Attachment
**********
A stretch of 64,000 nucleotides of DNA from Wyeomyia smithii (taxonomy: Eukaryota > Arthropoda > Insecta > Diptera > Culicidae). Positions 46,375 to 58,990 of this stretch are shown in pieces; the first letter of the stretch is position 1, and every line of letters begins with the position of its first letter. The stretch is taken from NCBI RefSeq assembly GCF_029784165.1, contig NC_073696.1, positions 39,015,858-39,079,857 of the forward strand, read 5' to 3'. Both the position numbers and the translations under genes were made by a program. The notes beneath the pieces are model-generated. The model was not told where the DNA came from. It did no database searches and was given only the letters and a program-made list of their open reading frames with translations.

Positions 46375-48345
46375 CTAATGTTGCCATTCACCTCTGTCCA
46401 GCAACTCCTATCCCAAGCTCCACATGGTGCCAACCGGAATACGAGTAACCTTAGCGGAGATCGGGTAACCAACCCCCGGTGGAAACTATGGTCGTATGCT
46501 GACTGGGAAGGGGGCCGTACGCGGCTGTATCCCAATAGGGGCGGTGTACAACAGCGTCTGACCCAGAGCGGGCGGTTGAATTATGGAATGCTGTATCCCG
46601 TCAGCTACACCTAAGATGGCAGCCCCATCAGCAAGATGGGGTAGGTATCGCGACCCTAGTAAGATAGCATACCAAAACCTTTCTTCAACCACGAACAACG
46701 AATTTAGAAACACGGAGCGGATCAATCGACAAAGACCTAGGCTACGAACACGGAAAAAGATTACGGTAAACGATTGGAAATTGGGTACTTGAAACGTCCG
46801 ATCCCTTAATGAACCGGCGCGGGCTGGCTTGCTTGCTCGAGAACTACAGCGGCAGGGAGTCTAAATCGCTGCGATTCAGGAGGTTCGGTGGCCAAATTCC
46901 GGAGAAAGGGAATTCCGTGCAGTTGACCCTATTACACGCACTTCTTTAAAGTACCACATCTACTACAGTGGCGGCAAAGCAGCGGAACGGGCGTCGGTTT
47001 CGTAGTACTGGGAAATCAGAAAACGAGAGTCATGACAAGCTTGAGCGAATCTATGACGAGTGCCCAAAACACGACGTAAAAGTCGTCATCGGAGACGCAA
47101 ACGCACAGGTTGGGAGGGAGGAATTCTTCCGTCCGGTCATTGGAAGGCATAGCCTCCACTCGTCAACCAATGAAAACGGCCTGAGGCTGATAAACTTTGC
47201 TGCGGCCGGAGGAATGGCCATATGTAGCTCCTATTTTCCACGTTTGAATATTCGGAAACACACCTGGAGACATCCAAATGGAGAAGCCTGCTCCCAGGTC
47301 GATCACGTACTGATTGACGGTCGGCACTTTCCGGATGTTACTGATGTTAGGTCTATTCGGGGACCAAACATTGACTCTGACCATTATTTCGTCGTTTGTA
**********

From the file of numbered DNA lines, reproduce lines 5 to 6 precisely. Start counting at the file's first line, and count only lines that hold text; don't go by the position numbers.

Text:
46501 GACTGGGAAGGGGGCCGTACGCGGCTGTATCCCAATAGGGGCGGTGTACAACAGCGTCTGACCCAGAGCGGGCGGTTGAATTATGGAATGCTGTATCCCG
46601 TCAGCTACACCTAAGATGGCAGCCCCATCAGCAAGATGGGGTAGGTATCGCGACCCTAGTAAGATAGCATACCAAAACCTTTCTTCAACCACGAACAACG